Returned from an extended weekend vacation and come to find out the Oakland Athletics took a major step forward toward securing their place atop the American League hierarchy.
On many occasions before the July 31 trade deadline, blockbuster trades originate from teams looking for that franchise player who will create an upward shift. The Athletics were already there.
I figure Oakland general manager Billy Beane (and no, we're not talking Moneyball's Brad Pitt here) caught Major League Baseball off guard last Friday, July 4th when he acquired both Jeff Samardzija and Jason Hammel to bolster his starting pitching rotation. Now that trade produced real fireworks considering the Athletics had already established themselves as the favorite in the American League West Division.
Starting pitching is always at a premium, and all Beane had to do was surrender minor league prospects. A few prospects are legit, but Beane had to feel the odds were in his favor that they may or may not pan out. With Samardzija and Hammel, the Athletics have two established starters. I'll bet the New York Yankees are wishing they pulled the trigger sooner after hearing the news this week their ace Masahiro Tanaka was placed on the 15-day disabled list due to elbow inflammation.
If Major League Baseball resorted to King of the Mountain - and the league will, when the World Series champs are crowned - I would feel fairly confident if I were an Oakland fan.
For now, the Baltimore Orioles have emerged as the frontrunner in the A.L. East with the Toronto Blue Jays floundering somewhat. That division is usually dominated by the Yankees, Boston Red Sox and Tampa Bay Rays, and realistically none of those three could make the postseason.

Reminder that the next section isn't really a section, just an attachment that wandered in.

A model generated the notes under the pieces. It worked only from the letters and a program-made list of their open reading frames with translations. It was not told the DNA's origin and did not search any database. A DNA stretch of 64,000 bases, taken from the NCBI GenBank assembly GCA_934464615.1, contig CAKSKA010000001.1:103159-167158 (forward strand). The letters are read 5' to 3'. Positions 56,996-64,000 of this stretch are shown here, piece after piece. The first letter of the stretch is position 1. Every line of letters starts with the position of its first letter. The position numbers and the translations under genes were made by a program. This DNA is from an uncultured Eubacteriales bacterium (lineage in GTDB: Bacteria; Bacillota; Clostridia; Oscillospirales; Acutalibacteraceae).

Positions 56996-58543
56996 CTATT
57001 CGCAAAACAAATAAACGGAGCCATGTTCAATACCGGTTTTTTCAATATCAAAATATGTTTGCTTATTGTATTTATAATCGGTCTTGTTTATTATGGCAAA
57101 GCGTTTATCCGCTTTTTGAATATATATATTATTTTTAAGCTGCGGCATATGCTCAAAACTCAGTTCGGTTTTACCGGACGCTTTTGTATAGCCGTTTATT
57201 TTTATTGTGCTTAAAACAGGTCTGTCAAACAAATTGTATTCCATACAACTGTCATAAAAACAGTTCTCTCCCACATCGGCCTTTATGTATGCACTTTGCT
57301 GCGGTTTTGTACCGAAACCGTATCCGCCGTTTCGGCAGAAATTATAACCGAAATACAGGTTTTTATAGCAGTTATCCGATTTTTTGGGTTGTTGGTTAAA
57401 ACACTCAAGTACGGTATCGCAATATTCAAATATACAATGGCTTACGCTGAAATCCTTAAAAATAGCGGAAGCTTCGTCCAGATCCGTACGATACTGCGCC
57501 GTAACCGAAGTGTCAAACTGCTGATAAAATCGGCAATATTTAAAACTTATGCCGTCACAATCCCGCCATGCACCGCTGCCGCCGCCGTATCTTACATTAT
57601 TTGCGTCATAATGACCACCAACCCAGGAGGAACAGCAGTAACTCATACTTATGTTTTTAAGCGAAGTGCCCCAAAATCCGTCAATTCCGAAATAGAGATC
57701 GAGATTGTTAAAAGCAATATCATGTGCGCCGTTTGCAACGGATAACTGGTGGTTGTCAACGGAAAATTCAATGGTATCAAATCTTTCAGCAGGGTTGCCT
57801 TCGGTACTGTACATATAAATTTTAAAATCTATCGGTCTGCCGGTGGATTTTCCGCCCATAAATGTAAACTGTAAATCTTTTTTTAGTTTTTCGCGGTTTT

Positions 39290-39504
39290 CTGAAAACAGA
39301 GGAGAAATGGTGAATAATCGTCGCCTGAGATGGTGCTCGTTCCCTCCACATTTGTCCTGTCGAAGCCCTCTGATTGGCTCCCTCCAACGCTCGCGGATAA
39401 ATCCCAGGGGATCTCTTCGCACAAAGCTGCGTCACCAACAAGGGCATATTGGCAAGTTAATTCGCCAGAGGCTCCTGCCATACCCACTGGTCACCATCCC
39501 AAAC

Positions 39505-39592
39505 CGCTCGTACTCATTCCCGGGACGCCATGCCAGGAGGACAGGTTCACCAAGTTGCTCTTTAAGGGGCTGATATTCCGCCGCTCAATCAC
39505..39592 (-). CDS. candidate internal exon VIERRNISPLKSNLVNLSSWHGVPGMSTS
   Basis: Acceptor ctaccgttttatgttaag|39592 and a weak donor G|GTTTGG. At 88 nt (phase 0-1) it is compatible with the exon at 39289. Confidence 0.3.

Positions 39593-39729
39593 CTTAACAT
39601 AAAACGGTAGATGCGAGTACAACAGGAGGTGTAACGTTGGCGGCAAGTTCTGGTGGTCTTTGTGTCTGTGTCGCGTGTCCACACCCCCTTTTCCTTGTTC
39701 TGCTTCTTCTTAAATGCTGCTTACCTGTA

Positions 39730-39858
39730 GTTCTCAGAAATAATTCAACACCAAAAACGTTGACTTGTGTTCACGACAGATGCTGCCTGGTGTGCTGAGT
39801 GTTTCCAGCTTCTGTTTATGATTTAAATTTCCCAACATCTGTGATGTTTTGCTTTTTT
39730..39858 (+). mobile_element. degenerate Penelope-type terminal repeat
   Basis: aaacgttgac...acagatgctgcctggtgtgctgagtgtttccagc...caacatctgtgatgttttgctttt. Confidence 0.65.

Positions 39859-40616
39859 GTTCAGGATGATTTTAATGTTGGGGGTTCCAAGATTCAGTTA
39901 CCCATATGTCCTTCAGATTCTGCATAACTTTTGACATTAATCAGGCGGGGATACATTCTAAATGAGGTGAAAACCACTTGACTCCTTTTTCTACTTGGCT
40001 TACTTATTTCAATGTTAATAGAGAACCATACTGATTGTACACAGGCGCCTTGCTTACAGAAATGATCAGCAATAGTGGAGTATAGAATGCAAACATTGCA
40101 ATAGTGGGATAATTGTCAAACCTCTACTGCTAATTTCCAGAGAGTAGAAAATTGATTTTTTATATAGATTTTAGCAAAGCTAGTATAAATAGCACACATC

That leaves the Detroit Tigers in the A.L. Central. They advance to the postseason by default unless someone like the Cleveland Indians or Kansas City Royals are capable of the Wow! factor and acquire a star player or two to bolster their batting lineup and/or pitching staff.
Prospects emerging as major league caliber and bursting on the scene right now is rare. A few names come to mind like Mike Trout and Yasiel Puig. Otherwise, organizations tend to nurture their prospects. So why not ship a a few to another ballclub when two established starters are staring you in the face.
Bravo for Beane. He wasn't about to sit pat and let the status quo rule out.
Of course there is always the alternative and that's not ruining what chemistry has already developed in the clubhouse. I look at the Pittsburgh Pirates. Granted, they lost the first three games of a four-game series this week at St. Louis. Yet, the players look at ease under Clint Hurdle's regime.
Case in point: Earlier this week during an interview with the Pirates' commentators, pitching coach Ray Searage was constantly bombarded by sunflower seeds from Pirate players creating levity in the dugout as he was trying to field questions. Searage took it all in stride.
Contact Kerry Patrick at firstname.lastname@example.org